The Student Representative Council of the Molepolole College of Education filed a claim against the Attorney General as representative of the Principal of the Molepolole College of Education and the Permanent Secretary in the Ministry of Education (“Respondents”) on behalf of students affected by regulations of the Teacher’s Training College. Specifically, the Council challenged Regulation 6 of the Teacher’s Training College which demanded that students inform the college authorities as soon as a pregnancy was confirmed. According to the regulation, students who became pregnant between December and April would be forced to leave the college immediately, due to the academic year schedule, and those whose pregnancy was confirmed between May and November would required to miss the next academic year. If a student became pregnant for the second time while at college, the institution had the right to expel her.
Appellant argued that Regulation 6 violates Section 15(3) of the Botswana Constitution, which prohibits sex-based discrimination.
The Court examined whether Regulation 6 discriminated against female students on the basis of sex.
The Court noted that differential treatment between women and men does not per se violate Sections 3 and 15(3) of the Constitution. In some cases, the law must differentiate between the sexes to achieve a legitimate objective of the public interest or for redress. However, any law that treats the sexes differently must be “reasonable and fair [and] made for the beneﬁt of the welfare of the gender.” Taking this reading into consideration, the Court stated that a regulation that forces pregnant students to leave school for a whole year is unreasonable.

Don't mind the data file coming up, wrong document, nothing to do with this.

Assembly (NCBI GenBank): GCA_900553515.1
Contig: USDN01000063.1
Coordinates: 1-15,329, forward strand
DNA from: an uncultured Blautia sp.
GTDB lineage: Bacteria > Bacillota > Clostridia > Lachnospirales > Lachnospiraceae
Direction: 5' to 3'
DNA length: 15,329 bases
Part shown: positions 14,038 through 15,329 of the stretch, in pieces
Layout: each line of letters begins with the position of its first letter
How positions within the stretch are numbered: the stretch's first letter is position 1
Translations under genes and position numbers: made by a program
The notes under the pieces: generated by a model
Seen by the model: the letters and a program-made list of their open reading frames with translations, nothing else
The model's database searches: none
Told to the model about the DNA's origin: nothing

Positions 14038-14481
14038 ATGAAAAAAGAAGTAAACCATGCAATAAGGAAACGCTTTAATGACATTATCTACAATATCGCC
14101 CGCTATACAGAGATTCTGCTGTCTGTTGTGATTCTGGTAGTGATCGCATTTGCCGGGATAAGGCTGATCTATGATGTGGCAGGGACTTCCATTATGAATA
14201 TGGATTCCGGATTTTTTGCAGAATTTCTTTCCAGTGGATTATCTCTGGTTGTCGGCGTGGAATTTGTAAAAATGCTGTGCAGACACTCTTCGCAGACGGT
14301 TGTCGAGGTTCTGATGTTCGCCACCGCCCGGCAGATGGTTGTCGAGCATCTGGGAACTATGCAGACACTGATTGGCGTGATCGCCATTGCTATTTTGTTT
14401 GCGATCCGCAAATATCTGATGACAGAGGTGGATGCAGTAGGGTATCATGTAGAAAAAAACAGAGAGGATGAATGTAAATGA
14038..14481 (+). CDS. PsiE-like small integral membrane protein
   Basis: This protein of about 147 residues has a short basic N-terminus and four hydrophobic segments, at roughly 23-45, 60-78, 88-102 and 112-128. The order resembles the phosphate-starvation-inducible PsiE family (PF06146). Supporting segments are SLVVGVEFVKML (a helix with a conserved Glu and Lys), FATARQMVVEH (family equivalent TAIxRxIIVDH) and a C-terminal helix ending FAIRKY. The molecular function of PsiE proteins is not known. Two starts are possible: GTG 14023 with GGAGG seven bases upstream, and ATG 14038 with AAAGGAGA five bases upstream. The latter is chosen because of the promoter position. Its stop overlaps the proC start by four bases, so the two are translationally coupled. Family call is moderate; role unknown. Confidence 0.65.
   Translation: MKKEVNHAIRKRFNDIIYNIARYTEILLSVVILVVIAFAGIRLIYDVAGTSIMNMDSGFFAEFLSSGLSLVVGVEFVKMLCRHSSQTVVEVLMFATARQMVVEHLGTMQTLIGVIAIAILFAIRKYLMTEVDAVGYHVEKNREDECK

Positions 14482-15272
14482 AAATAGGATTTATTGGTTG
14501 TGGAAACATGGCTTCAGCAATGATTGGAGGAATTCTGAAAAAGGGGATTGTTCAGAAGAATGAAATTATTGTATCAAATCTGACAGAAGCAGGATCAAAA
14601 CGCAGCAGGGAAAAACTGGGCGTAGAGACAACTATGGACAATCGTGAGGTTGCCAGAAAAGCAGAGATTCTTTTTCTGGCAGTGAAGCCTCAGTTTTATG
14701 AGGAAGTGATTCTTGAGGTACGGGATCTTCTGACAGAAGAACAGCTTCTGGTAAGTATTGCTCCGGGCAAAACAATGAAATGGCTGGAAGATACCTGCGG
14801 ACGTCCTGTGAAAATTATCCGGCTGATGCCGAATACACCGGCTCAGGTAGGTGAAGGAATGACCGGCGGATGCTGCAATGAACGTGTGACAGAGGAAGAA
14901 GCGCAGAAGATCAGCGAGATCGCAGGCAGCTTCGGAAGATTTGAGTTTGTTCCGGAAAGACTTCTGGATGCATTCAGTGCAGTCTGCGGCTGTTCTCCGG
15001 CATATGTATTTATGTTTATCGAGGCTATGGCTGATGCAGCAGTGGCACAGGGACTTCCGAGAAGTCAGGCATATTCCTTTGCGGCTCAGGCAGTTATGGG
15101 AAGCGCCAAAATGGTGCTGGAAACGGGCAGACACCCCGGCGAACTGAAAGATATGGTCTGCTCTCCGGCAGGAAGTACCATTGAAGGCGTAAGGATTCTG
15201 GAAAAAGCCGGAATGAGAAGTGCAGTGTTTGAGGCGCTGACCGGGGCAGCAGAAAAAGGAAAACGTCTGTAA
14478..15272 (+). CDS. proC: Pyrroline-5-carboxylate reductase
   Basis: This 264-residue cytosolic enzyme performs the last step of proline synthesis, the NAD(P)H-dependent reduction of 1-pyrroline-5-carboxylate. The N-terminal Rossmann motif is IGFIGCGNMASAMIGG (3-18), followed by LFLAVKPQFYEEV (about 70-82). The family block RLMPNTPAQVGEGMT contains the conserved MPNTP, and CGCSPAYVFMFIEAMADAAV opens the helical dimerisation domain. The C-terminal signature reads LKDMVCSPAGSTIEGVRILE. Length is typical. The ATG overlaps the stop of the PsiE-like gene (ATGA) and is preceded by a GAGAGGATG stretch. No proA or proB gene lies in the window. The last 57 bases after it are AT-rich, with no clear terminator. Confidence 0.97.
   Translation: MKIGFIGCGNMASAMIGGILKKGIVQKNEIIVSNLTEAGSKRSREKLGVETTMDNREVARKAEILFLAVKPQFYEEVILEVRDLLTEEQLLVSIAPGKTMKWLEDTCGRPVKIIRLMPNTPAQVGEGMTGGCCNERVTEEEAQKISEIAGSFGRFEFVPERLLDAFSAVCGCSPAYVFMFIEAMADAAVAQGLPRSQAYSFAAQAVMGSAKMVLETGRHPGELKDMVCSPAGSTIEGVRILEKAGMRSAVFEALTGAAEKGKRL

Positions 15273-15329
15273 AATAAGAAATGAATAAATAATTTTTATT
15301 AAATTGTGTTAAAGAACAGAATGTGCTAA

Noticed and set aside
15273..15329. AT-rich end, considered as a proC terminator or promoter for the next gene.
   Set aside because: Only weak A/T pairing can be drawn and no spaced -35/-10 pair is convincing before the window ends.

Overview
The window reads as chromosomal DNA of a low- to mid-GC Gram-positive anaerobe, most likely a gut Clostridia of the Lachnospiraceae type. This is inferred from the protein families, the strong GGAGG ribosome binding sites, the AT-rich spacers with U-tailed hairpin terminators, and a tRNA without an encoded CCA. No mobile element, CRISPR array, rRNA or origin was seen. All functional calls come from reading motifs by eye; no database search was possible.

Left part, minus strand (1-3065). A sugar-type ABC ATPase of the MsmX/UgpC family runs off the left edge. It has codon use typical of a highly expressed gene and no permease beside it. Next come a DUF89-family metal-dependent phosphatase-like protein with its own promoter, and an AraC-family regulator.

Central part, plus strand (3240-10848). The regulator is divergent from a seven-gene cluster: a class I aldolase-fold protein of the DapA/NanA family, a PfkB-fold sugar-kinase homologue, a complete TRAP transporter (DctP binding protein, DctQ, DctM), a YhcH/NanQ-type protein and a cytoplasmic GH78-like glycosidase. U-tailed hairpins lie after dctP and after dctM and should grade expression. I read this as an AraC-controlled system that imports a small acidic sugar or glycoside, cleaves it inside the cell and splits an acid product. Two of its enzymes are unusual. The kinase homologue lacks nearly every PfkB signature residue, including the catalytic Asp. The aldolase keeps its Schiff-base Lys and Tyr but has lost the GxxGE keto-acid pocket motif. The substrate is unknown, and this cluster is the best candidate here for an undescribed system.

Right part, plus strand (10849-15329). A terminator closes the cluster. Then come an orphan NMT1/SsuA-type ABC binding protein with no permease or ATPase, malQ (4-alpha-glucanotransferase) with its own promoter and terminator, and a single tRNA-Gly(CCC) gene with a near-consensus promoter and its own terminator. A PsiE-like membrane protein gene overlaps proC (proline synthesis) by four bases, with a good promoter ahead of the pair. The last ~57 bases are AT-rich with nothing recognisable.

The Court reasoned that it is unfair to deny pregnant female students the opportunity to continue their studies. Moreover, the Court recognized that it appeared from testimonies that pregnant students who are married would be permitted to continue their education, and the Court reasoned that such testimony demonstrated that the regulation was designed to punish unmarried pregnant women, rather than assist them. Further, a male student who impregnates a woman is not punished under Regulation 6.
The Court rejected the respondents’ argument that forcing the pregnant student to withdraw from the institution was beneficial to her and to her future child and that the regulation was clearly discriminatory against women and was contrary to the Constitution. The Court held that the enforced withdrawal could not be compared to a maternity leave. It considered that the provisions were designed to ensure that mothers “stay[ed] away” from the college.
The Court therefore held that Regulation 6 violates Sections 3 and 15(3) of the Botswana Constitution.